People with allergies and food sensitivities depend on ingredient labels to be accurate. Most are accurate, but occasionally labels do not clearly reflect what is in a given food, and the FDA (U.S. Food & Drug Administration) demands a recall if the manufacturer doesn't initiate one voluntarily.
For example, in the 60 days from March 19, 2007, to May 18, 2007, 12 companies recalled foods due to the presence of undeclared allergens on their labels. A few large recalls make national news, but the vast majority don't. That's why it's a good idea to sign up to get allergy recall notices as they're issued.
- In the United States, there are two options for receiving recall notices electronically. The first is by signing up for the official FDA Listserv, FDA-RECALLS-L, using this form. You can choose to receive individual e-mails, or a daily digest of list activity. Alternatively, if you regularly use an RSS reader to keep up with blogs or news, you can add the FDA Recalls News Feed to your reader.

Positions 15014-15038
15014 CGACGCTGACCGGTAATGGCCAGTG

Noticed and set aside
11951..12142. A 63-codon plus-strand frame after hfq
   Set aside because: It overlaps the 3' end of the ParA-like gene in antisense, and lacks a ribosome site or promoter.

- Canada's equivalent agency, the Canadian Food Inspection Agency, offers a similar e-mail list and a collection of RSS feeds. The appealing feature of the CFIA's alert program is that it's broken down by the type of allergies the alerts apply to, so that Canadian consumers can select as many or as few recall lists to keep up with as they wish.